Surgically placed left ventricular leads provide similar outcomes to percutaneous leads in patients with failed coronary sinus lead placement.

Published

Journal Article

BACKGROUND: Cardiac resynchronization therapy using a left ventricular (LV) lead inserted via the coronary sinus (CS) improves symptoms of congestive heart failure, decreases hospitalizations, and improves survival. An epicardial LV lead is often placed surgically after a failed percutaneous attempt, but whether it offers the same benefits is unknown. OBJECTIVE: The purpose of this study was to determine if patients who receive a surgical LV lead after failed CS lead placement for cardiac resynchronization therapy derive the same benefit as do patients with a successfully placed CS lead. METHODS: A total of 452 patients underwent attempted CS lead insertion. Forty-five patients who had failed CS lead placement and then had surgical LV lead placement were matched with 135 patients who had successful CS lead placement. RESULTS: No major differences in preoperative variables were seen between groups. Postprocedural complications of acute renal injury (26.2% vs 4.9%, P <.001) and infection (11.9% vs 2.4%, P = .03) were more common in the surgical group. Mean long-term follow-up was 32.4 +/- 17.5 months for surgical patients and 39.4 +/- 14.8 months for percutaneous patients. At follow-up, all-cause mortality (30.6% vs 23.8%, P = .22) and readmission for congestive heart failure (26.2% vs 31.5%, P = .53) were similar between surgical and percutaneous groups. Improvement in New York Heart Association functional class (60.1% vs 49.6%, P = .17) was similar between surgical and percutaneous groups. CONCLUSION: Surgical LV lead placement offers functional benefits similar to those of percutaneous placement but with greater risk of perioperative complications, including acute renal failure and infection.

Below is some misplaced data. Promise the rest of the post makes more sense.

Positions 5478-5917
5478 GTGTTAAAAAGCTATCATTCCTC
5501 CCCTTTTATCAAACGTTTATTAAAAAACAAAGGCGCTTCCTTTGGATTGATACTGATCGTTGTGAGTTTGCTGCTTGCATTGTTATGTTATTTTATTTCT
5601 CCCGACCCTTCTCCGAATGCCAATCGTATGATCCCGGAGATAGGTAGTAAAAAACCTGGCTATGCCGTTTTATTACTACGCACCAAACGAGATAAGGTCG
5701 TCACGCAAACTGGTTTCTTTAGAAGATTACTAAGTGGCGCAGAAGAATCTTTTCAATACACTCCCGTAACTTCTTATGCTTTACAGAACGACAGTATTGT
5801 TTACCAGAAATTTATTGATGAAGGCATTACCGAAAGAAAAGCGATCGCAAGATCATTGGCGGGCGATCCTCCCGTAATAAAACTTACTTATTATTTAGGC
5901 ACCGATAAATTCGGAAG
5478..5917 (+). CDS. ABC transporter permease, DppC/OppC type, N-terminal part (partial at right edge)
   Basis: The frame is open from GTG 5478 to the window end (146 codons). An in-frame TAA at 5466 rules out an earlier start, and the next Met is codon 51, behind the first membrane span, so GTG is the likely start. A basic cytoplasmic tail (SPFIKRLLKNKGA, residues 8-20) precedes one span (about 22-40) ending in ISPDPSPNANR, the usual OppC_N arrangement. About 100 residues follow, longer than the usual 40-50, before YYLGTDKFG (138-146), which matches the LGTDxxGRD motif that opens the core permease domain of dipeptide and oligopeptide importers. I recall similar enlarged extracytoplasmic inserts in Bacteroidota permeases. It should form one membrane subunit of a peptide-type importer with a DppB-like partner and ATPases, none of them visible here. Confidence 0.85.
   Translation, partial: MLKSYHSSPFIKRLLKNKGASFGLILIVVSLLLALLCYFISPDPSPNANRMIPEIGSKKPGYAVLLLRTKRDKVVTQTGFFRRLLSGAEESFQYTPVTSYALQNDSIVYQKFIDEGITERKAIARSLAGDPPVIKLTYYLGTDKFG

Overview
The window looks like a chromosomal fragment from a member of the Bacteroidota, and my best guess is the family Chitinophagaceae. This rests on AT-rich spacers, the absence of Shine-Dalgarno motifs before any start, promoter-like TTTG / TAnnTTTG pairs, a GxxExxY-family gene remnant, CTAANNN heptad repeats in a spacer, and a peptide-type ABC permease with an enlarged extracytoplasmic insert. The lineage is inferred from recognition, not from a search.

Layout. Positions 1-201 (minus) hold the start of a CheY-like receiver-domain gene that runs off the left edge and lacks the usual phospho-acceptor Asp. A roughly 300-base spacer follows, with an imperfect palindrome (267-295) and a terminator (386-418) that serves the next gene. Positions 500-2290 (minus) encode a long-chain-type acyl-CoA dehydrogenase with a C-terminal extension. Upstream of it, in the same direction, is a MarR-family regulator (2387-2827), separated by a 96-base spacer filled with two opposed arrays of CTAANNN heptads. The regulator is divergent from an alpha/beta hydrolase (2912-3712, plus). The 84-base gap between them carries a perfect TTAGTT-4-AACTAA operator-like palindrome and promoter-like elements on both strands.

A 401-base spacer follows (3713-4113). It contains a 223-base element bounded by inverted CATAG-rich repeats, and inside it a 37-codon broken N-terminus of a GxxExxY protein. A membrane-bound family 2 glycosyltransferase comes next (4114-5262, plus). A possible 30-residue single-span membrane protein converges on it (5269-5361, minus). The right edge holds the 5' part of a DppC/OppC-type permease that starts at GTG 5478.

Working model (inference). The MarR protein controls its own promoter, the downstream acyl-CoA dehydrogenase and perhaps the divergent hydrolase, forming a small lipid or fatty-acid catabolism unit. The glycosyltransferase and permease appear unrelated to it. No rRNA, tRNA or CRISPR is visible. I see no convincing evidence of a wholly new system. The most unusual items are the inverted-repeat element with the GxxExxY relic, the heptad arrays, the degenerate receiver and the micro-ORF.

Full Text

Duke Authors

Cited Authors

  • Ailawadi, G; Lapar, DJ; Swenson, BR; Maxwell, CD; Girotti, ME; Bergin, JD; Kern, JA; Dimarco, JP; Mahapatra, S

Published Date

  • May 2010

Published In

Volume / Issue

  • 7 / 5

Start / End Page

  • 619 - 625

PubMed ID

  • 20156615

Pubmed Central ID

  • 20156615

Electronic International Standard Serial Number (EISSN)

  • 1556-3871

Digital Object Identifier (DOI)

  • 10.1016/j.hrthm.2010.01.014

Language

  • eng

Conference Location

  • United States